Magazine covers from sixties counterculture

Magazine covers from sixties counterculture

Giovanni Blandino Published on 10/19/2022

Magazine covers from sixties counterculture

Throughout history, the birth of new aesthetics and original graphic design has often been driven by a variety of very different factors: cultural ideas, social movements and a desire to break the rules, but also the emergence of new technologies and techniques. The 1960s were a case point: in this decade, a number of printing and composition techniques suddenly became widely available, enabling practically anyone to print their own magazine at home.

The results were the incredible alternative magazines of the sixties and seventies: an eclectic mishmash of uneven typefaces, bright colours, hallucinatory illustrations and contributions from cultural icons of the era: from William S. Burroughs to Paul McCartney.

A key innovation that made possible – and in many ways shaped – the aesthetics of this graphic design was dry transfers, like those sold by British firm Letraset. Unlike the rigidity of metal typefaces, dry transfers provided hitherto unseen flexibility in page composition and typeface use. What’s more, these technologies were now available to anyone who wanted to experiment. And so, in homes, garages and classrooms across the world, creatives, writers and graphic designers started producing their own magazines.

The idea was to talk about everything that wasn’t covered by the traditional press. And, above all, to do so without following any graphic design or typographical rules. Let’s take a look at some of the most iconic examples.


OZ is one of the best-known alternative magazines from the sixties. It started life as a satirical newspaper in Australia in 1963. Then, from 1967 to 1973 it was printed and distributed in the UK and was much more influenced by the hippie movement and psychedelia.

OZ talked about sex, drugs and politics. And it was fiercely critical of the Vietnam War. The magazine’s content landed OZ in court in what was, at the time, the longest obscenity trial that Britain had ever seen. None other than John Lennon and Yōko Ono came to the magazine’s aid, writing a song called God Save OZ (which later became God Save Us) to raise money for the defence.

Here you can see every one of OZ’s magnificent covers.

IT or International Times

One of the first alternative magazines to be published in Britain was IT (short for International Times). The first issue came out in 1966 and was launched at a legendary event – the All Night Rave – which was held at the Roundhouse, a disused railway shed in Camden Town, London. The event included sets by Pink Floyd and Soft Machine. You can see the poster here.

Beatle Paul McCarthy was among donors to the magazine. One anecdote perfectly sums up the nonchalance with which the magazine was put together: IT’s logo featured Theda Bara, a twenties silent film star and one of cinema’s first sex symbols; but this image was chosen by accident in a case of mistaken identity: the logo was actually supposed to be of Clara Bow, star of the film It.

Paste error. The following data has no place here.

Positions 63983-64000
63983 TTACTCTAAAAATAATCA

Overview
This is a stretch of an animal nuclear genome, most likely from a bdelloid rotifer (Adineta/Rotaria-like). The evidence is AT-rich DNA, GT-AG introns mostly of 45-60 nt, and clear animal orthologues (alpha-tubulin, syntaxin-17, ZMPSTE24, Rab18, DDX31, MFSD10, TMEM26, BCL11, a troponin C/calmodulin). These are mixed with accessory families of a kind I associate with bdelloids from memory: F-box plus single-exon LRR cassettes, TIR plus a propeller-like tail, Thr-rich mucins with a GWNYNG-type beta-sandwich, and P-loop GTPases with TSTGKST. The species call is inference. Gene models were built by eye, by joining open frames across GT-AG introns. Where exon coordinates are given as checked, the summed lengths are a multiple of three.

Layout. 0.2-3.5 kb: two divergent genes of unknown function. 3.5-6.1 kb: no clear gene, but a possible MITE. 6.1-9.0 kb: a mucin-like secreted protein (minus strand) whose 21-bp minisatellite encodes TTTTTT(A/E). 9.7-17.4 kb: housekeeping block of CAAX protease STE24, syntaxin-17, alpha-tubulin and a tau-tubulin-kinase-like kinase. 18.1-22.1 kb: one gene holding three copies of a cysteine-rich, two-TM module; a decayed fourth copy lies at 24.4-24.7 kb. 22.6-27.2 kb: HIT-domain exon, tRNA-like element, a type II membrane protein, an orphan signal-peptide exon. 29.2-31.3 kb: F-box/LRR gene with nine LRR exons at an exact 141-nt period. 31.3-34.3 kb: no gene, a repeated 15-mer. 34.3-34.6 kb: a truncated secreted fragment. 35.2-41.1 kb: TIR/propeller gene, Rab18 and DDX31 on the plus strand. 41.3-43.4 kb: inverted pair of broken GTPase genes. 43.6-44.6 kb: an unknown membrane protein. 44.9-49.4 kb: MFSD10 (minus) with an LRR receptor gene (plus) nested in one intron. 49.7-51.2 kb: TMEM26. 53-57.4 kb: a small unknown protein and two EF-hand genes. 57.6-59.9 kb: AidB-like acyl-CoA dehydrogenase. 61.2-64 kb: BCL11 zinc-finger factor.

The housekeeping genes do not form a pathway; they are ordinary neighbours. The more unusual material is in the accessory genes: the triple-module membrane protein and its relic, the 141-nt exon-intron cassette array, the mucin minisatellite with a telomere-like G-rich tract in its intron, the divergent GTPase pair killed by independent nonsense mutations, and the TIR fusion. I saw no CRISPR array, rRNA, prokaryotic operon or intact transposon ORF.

The last edition of IT came out in 1973. However, the magazine has been relaunched in various forms since, including in digital format in 2011. Here is an archive of the magazine.

Gandalf’s Garden

Gandalf’s Garden was a magazine that sprang out of the eponymous hippie community based in one of the least fashionable parts in Chelsea, London. Here, the magazine’s creators also ran a unique shop that also served as a meeting point for like-minded people. Just a short distance away, Stanley Kubrick shot a scene from A Clockwork Orange.

Among the many alternative magazines of the era, Gandalf’s Garden was perhaps the most mystical, the most influenced by Eastern religions and the most bizarre graphically. Just six issues were published, with surviving copies now collector’s items that sell for hundreds of pounds.


Ink was a far more political magazine and, in some ways, more conventional and less “beatnik”. The editorial team wanted to broaden the audience for underground magazines to include part of Britain’s left-leaning middle classes. The experiment was, however, short-lived and in 1972, a year after the release of its first issue, the magazine closed its doors.

Underground magazines around the world

While the British underground magazine scene was one of the most active and iconic, so much so that 2017 saw an entire exhibition dedicated to it, new technologies meant that anyone anywhere in the world could experiment with content and graphic design in alternative magazines. The Soviet Union, for example, saw the emergence of one of the first dissident magazines, albeit with somewhat conventional graphics: it was called Sintaksis and it was dedicated to poetry.

A cover from Sintaksis, a magazine of dissident poetry from the Soviet Union. Immagine: Wiki.

Meanwhile, in the United States LGBT publications were flourishing, including iconic titles such as Radicalqueen, Effeminist and Gayzette. In Italy, there were countless cyclostyled magazines devoted to music, like Mondo beat, Blues anytime and Freak. It was a similar story in France with magazines such as Actuel springing up in the world of jazz.

If you’re hungry for more, check out this pretty comprehensive list of sixties underground newspapers organised by country, as well as the selection of alternative magazines that’s free to view in the LetterForm Online Archive.